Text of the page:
Artificial reefs are nothing new to Southern California, but the Wheeler North Reef in San Clemente raises the bar in terms of its size and scope.

Named after Wheeler J. North, a noted marine biologist who studied California’s coastal kelp forests, its creation stems from a 1989 Marine Review Committee report that found the cloudy water discharged by the San Onofre Nuclear Generating Station’s (SONGS) cooling system drifted south, blocked sunlight from a natural kelp bed and damaged about 180 acres of the habitat.  
As a result, the California Coastal Commission required SONGS owner-operator Southern California Edison (SCE) to correct the environmental impacts, one of which was to build an artificial reef to replace the kelp beds. SCE earmarked more than $40 million as part of its agreement with the Coastal Commission.
Approximately 125,000 tons of boulder-sized quarry rocks were deposited in 18 polygons that vary in area from 1.35 to 38.8 acres. They were specifically designed to anchor a swaying kelp forest; the rocks provide the hard surface that kelp needs to flourish in. 
Since it was completed in 2008, the reef has attracted a variety of marine species.
“There are over 200 species of algae, fish and invertebrates on the reef,” said Dan Reed, a biologist at the Marine Science Institute, University of California Santa Barbara. “Several highly valued species such as the California spiny lobster, halibut and giant sea bass are commonly observed there.”
With a total area of 177 acres, according to the latest survey, it is the largest man-made reef in the United States and one of the largest in the world, Reed adds. 
UC Santa Barbara is monitoring its progress, which is measured based on 14 performance standards.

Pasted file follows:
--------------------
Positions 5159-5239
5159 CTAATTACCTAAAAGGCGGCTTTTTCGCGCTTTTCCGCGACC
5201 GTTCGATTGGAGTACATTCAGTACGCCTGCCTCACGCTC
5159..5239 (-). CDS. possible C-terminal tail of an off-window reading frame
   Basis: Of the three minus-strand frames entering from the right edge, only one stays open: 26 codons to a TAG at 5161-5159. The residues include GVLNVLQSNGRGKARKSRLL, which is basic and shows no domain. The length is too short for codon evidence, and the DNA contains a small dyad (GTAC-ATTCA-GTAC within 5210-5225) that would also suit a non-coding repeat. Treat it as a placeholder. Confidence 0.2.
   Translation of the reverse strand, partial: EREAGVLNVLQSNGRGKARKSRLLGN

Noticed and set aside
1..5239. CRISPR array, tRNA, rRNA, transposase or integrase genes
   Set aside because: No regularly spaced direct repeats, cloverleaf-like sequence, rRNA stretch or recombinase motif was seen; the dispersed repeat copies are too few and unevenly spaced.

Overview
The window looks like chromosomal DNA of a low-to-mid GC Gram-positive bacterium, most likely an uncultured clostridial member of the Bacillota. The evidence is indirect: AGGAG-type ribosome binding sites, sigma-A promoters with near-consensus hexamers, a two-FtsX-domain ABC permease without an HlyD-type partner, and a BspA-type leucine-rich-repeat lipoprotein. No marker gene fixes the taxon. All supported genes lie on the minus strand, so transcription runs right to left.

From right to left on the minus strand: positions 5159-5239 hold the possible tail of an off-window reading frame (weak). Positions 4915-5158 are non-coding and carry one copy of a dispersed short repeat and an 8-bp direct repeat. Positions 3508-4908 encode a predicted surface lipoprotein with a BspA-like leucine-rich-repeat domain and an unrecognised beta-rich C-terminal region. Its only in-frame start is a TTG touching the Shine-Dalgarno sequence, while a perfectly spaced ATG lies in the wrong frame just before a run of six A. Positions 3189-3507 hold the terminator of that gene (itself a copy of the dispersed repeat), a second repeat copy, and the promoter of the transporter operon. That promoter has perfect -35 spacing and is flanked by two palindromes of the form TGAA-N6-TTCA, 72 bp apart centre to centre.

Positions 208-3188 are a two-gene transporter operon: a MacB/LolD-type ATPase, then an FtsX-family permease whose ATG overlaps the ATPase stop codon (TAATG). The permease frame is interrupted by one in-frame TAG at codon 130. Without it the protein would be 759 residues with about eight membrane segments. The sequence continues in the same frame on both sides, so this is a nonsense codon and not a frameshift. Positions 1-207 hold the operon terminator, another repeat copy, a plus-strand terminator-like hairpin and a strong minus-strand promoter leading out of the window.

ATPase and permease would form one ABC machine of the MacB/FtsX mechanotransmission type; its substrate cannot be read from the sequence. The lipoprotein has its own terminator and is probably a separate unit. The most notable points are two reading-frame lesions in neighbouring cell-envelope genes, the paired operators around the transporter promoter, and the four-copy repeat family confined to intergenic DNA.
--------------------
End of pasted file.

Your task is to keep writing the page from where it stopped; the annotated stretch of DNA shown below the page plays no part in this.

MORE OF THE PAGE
Unlike most artificial reefs, which are sometimes hastily built and evaluated, Reed said Wheeler was “strategically engineered to meet a suite of physical and biological performance standards aimed at insuring that it compensates for the loss of kelp forest plants and animals caused by the operation of SONGS; it is being comprehensively studied on an annual basis over the long-term to insure that these standards are met.”
During April’s public workshop, UCSB representative reported the reef met 9 of 14 standards.  
Located a little more than a half a mile offshore (0.07 miles) and outside of marine protected areas in depths ranging from 38-50 feet depending on location (inshore vs. offshore) and tide, Wheeler gives recreational divers an opportunity to see one of the mothers of all man-made reefs, and the marine life that now calls it home. 
Best time to dive Wheeler? During the summer when there’s less swell action and run off from nearby San Mateo Creek to muck up visibility. Even so, summer brings dark red tides so bring extra light and pray for a bright sunny day.  
Location: Encompasses 862 acres and extends 2.5 miles along the coast from San Mateo Point to just north of the San Clemente Pier; just more than a half a mile offshore (0.07 miles) and outside of marine protected areas. 
Access: Launch your boat from the Dana Point Harbor  
Diving Depths: Ranges from 38-50 feet depending on tidal conditions.
Skill: Novice to advanced.
Conditions: Varies; as with most southern California coastal sites summer and fall are typically best. During summer months, red tides occasionally limit visibility. 
Visibility: 10 to 25 feet.
Hunting: Lobster and various native species.
Photography: Good site for macro photography; wide-angle as conditions allow.